1. When you were a child what did you want to be when you grew up?
All I've ever wanted to be is an author. When I was really little (3 or 4) I used to walk around my back garden, telling my stories out loud because I wasn't able to write them down. My head has always been full of characters and story ideas and I actually sent my first book idea to a publisher aged 7 or 8 (sadly it was rejected!)
I think if I couldn't be a writer, I would have liked to have been a Detective and investigated grisly crimes!
2. What made you interested in the Dick Kerr Girls?
I'd heard about the Dick Kerr Girls years ago on a news report and was immediately drawn in. As a girl who loves football how could I not be? These women had come together during a time of true oppression and judgement and they showed the world that women could be just as good as men in a sport that they had always been excluded from. It's a wonderful true story of women fighting for equality and also a brilliant example of how sport can bring people together and have such a positive impact.
3. How long did it take you to write Kicking Off?
I think the first draft took about 5 months and then it was sent in for edits, which took a few more months to make the story even better and stronger.
4. Have you visited any of the places you mention in the story?
Sadly, not yet. I was due to visit Preston whilst writing the book last year but fell ill. Then planned to go up again and the dreaded lockdown happened! But I will be visiting as soon as I can. Luckily, my publishers, friends who live in the area and Gail Newsham (a local historian and expert on all things related to the Dick Kerr Girls) were on hand to make sure I got all the details right.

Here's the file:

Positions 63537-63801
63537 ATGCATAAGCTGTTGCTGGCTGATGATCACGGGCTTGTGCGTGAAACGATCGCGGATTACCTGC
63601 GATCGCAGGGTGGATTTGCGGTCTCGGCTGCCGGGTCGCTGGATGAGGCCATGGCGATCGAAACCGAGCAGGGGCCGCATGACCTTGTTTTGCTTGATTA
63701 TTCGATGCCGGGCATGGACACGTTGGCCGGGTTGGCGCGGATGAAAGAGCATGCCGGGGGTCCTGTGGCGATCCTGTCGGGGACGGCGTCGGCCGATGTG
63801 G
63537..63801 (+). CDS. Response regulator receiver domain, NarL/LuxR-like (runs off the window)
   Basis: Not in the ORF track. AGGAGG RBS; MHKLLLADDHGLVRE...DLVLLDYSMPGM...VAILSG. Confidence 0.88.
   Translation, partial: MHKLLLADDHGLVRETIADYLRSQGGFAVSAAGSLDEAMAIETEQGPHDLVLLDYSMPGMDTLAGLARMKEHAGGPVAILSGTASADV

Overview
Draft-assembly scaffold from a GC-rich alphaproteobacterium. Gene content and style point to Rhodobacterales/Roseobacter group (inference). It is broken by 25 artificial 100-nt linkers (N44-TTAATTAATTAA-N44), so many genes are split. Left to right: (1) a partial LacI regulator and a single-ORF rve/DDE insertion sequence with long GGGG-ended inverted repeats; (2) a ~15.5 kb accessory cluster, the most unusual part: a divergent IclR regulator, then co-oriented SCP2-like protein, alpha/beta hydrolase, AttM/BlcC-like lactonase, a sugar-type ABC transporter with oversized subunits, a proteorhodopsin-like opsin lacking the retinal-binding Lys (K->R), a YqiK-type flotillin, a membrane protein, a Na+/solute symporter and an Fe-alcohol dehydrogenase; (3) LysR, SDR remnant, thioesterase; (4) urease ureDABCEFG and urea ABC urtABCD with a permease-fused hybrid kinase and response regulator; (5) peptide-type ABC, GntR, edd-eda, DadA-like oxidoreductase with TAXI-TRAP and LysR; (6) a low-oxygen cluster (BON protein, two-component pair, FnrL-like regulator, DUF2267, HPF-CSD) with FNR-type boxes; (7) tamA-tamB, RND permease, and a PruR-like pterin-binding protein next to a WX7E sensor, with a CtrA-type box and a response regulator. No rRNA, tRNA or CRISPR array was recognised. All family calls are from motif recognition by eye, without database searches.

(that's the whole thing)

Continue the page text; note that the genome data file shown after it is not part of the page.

5. What/who inspired the character of Hettie?
I think my Nan, Pat, inspired the character of Hettie. She died twenty-two years ago but I miss her a great deal still. Although my Nan wasn't a young woman in the first world war, she was in the second world war and worked in a laundry where she was a little bit naughty and used to get told off for dancing the Charleston when she should have been working. I borrowed some of my Nan's spirit and energy and lovely, kind nature to create Hettie.
6. Did you make any last minute changes to the book before it was published?
That's a very good question. I don't think there were any major last minute changes, but I did 'jiggle' the book around a bit so that the ending had more impact.
7. Did you write this book because of the football, the history or the character of Hettie?
Another fab question, you're very good at this!
Ok, at first it was a combination of the football and the history. I really believe that that the Dick Kerr Girls have such an important part of sporting history and I feel so privileged to be writing a fictionalised account of their lives. I'm hoping that more younger readers will read the story, discover these women and feel inspired by their journey
8. How important was it to write a book about ‘girl power’?
Extremely important. I love to celebrate women and women's achievements, especially during difficult times. I hope they will help to inspire new generations.
9. Where do you write your books?
My bedroom is downstairs and faces the garden - I have a little desk in the corner that faces out to this view. It can be distracting, and when I'm not writing I'm often watching the birds or my daft dog trying to chase the squirrels up the tree!
10. Roald Dahl wrote with a special notepaper and pencil. Do you have a special writing routine?
I have to buy a different notebook with every story I start. I have to write at least 1,000 words a day and I can't start a story until I have a title.
Also, I reward myself with biscuits, which is probably why my laptop is littered with crumbs - opps!